Fly high, fall hard. Without a doubt, the big art-world story for 2008 was the euphoric expansion of the art market -- and its abrupt stop in October, along with the rest of the world economy. The record-setting run, typically put at five years long or more, brought everyone from hedge-fund billionaires to Russian and Middle Eastern oligarchs into the auction rooms, pushing prices to delirious heights. For some reason, art still rules as a marker of status and sensibility.
In September, with the aid of Artnet’s signature price database, we calculated the number of new auction records set in the first half of 2008. The result was almost 1,000 new records in six months, an astonishing number. For 22 artists, the record price was in eight figures, including four still living -- Lucian Freud ($33.6 million), Jeff Koons ($25.8 million), Gerhard Richter ($15.5 million) and Takashi Murakami ($15.2 million).
The two other big-foots of the international art market -- and it is global at the top, if still all-male -- are Damien Hirst and Richard Prince. Though Prince’s top auction price is a "mere" $8.5 million (paid for Overseas Nurse at Sotheby’s London on July 1, 2008), his "Nurse" paintings deserve special mention as the latest hula-hoop of high-end art collectors, as well as for their price appreciation, an increase of more than 100 times since they were first shown at Barbara Gladstone Gallery in 2003. (Prince also holds the auction record for a photograph, $3.4 million, set at Sotheby’s New York in 2007.)
As for Damien Hirst, he broke the eight-figure auction ceiling in 2007, selling Lullaby Spring for $19 million at Sotheby’s London. After producing a diamond-encrusted human skull last year and selling it (ostensibly) for $100,000,000, Hirst held a solo auction of 223 lots of his own artwork at Sotheby’s London on Sept. 15-16, 2008, which was all but 100 percent sold for a total of more than $200 million. God might not play dice with the universe, but it certainly seems that Hirst toys with art and money like no other artist before him.
The degree of art-market malaise is harder to measure, as the art business seems typically to be the last sector to reflect broader economic conditions. Just this month, for instance, new auction records were set for Giovanni Battista Tiepolo ($4.4 million), Henry Farny ($1.4 million) and Albert Gleizes ($1.2 million), though overall the auction business has clearly entered a period of retrenchment.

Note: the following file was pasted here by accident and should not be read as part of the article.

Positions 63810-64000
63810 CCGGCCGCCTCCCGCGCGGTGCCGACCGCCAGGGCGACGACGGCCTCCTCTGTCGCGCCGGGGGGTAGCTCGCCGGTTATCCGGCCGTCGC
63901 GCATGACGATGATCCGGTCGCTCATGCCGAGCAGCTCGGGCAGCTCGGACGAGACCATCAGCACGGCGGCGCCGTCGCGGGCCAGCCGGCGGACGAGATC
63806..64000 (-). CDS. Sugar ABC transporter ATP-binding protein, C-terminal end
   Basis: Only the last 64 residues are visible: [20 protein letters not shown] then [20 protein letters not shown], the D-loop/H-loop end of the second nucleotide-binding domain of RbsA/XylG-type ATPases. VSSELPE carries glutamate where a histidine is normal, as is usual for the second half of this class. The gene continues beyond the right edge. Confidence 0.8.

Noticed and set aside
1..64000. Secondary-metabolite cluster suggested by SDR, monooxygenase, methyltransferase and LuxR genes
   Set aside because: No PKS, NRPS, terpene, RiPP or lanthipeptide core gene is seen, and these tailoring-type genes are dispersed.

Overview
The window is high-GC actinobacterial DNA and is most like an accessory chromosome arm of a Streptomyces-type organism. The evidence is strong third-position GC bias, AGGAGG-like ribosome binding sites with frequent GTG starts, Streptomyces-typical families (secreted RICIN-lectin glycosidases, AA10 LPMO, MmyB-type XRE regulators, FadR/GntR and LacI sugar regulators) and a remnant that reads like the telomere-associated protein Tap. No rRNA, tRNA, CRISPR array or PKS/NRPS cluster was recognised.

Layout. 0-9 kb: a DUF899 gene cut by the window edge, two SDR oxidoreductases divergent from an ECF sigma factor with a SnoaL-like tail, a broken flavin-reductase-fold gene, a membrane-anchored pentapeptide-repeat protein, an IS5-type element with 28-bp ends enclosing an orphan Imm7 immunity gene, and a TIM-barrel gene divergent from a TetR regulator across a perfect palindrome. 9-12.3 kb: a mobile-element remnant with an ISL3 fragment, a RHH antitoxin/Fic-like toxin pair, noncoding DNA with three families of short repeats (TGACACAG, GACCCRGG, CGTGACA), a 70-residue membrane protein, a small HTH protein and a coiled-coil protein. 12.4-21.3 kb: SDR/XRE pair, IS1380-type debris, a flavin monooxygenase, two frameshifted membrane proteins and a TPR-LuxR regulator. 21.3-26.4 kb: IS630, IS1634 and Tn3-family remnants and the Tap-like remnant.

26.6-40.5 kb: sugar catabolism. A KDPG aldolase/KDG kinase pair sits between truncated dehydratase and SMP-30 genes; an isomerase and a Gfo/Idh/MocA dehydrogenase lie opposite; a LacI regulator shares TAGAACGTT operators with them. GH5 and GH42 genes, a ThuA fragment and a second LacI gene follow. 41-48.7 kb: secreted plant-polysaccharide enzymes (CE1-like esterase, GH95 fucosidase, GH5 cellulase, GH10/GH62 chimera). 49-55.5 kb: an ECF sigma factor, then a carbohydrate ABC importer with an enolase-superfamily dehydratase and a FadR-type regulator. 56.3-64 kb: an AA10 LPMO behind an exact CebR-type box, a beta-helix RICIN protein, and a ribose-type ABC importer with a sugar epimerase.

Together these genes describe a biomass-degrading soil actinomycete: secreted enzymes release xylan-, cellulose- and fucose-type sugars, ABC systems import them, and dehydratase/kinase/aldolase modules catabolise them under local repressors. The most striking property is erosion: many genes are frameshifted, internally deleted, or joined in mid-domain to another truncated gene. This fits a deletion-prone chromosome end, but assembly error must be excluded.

As for the art galleries, the optimistic phrase is "soft landing," as seen by the absence of the usual "feeding frenzy" at the glamour openings of the fall art fairs, notably the Frieze Art Fair in London and Art Basel Miami Beach. Though New York’s Armory Show still plans to expand in 2009, adding a new 20th-century section, not everyone is so sanguine: art critic Jerry Saltz predicted, for instance, that 40 to 50 New York galleries would close and that at least one big art fair would bite the dust in the coming year.
As it is, several smaller fairs were canceled in 2008, including newer shows in Düsseldorf, Palma de Mallorca and Washington, D.C., as well as Pulse London and Photo-London. The scrappy Affair @ the Jupiter Hotel in Portland, Ore., which had held on for four years, also announced its demise, as did the Flow art fair in Miami.
The effect of the economic downturn is beginning to be felt in nonprofit climes as well. The richer-than-god Getty Trust recently announced a $1.5 billion drop in its endowment, and the Museum of Modern Art effected a hiring freeze and across-the-board budget cuts. Both institutions, heretofore the height of probity, had apparently put substantial sums into hedge funds and other questionable investments. The Museum of Contemporary Art, Los Angeles, and the National Academy Museum in New York were also revealed to be all but bankrupt. And these are just the ones we know about.